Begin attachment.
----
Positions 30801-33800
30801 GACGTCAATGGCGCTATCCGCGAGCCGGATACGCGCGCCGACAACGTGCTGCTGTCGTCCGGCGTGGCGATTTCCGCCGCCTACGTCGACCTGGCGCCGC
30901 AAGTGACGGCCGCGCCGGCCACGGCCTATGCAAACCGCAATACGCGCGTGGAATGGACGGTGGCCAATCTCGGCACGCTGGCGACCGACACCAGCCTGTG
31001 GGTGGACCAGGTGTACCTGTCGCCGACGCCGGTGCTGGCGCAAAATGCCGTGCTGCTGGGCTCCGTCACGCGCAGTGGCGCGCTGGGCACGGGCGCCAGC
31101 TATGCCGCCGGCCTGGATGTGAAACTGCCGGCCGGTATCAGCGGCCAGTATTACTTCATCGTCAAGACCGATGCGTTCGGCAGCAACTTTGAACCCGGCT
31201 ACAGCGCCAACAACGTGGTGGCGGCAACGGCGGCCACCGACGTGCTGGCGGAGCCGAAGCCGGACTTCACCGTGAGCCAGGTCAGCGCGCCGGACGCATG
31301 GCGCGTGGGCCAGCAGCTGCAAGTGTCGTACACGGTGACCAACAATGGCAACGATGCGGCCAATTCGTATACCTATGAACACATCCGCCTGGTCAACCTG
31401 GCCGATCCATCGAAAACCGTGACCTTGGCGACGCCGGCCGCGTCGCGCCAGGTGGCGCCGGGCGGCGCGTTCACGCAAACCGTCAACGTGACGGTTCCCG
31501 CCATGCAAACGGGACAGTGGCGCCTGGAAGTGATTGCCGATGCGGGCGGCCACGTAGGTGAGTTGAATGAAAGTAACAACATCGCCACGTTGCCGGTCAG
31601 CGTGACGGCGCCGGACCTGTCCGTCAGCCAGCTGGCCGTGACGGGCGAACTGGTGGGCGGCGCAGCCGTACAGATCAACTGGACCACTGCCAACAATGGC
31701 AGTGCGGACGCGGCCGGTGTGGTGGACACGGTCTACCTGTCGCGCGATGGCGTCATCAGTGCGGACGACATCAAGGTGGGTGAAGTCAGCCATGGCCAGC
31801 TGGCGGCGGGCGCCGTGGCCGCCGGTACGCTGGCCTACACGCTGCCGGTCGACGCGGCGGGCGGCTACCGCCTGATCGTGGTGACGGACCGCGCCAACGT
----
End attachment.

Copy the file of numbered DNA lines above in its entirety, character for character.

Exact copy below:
Positions 30801-33800
30801 GACGTCAATGGCGCTATCCGCGAGCCGGATACGCGCGCCGACAACGTGCTGCTGTCGTCCGGCGTGGCGATTTCCGCCGCCTACGTCGACCTGGCGCCGC
30901 AAGTGACGGCCGCGCCGGCCACGGCCTATGCAAACCGCAATACGCGCGTGGAATGGACGGTGGCCAATCTCGGCACGCTGGCGACCGACACCAGCCTGTG
31001 GGTGGACCAGGTGTACCTGTCGCCGACGCCGGTGCTGGCGCAAAATGCCGTGCTGCTGGGCTCCGTCACGCGCAGTGGCGCGCTGGGCACGGGCGCCAGC
31101 TATGCCGCCGGCCTGGATGTGAAACTGCCGGCCGGTATCAGCGGCCAGTATTACTTCATCGTCAAGACCGATGCGTTCGGCAGCAACTTTGAACCCGGCT
31201 ACAGCGCCAACAACGTGGTGGCGGCAACGGCGGCCACCGACGTGCTGGCGGAGCCGAAGCCGGACTTCACCGTGAGCCAGGTCAGCGCGCCGGACGCATG
31301 GCGCGTGGGCCAGCAGCTGCAAGTGTCGTACACGGTGACCAACAATGGCAACGATGCGGCCAATTCGTATACCTATGAACACATCCGCCTGGTCAACCTG
31401 GCCGATCCATCGAAAACCGTGACCTTGGCGACGCCGGCCGCGTCGCGCCAGGTGGCGCCGGGCGGCGCGTTCACGCAAACCGTCAACGTGACGGTTCCCG
31501 CCATGCAAACGGGACAGTGGCGCCTGGAAGTGATTGCCGATGCGGGCGGCCACGTAGGTGAGTTGAATGAAAGTAACAACATCGCCACGTTGCCGGTCAG
31601 CGTGACGGCGCCGGACCTGTCCGTCAGCCAGCTGGCCGTGACGGGCGAACTGGTGGGCGGCGCAGCCGTACAGATCAACTGGACCACTGCCAACAATGGC
31701 AGTGCGGACGCGGCCGGTGTGGTGGACACGGTCTACCTGTCGCGCGATGGCGTCATCAGTGCGGACGACATCAAGGTGGGTGAAGTCAGCCATGGCCAGC
31801 TGGCGGCGGGCGCCGTGGCCGCCGGTACGCTGGCCTACACGCTGCCGGTCGACGCGGCGGGCGGCTACCGCCTGATCGTGGTGACGGACCGCGCCAACGT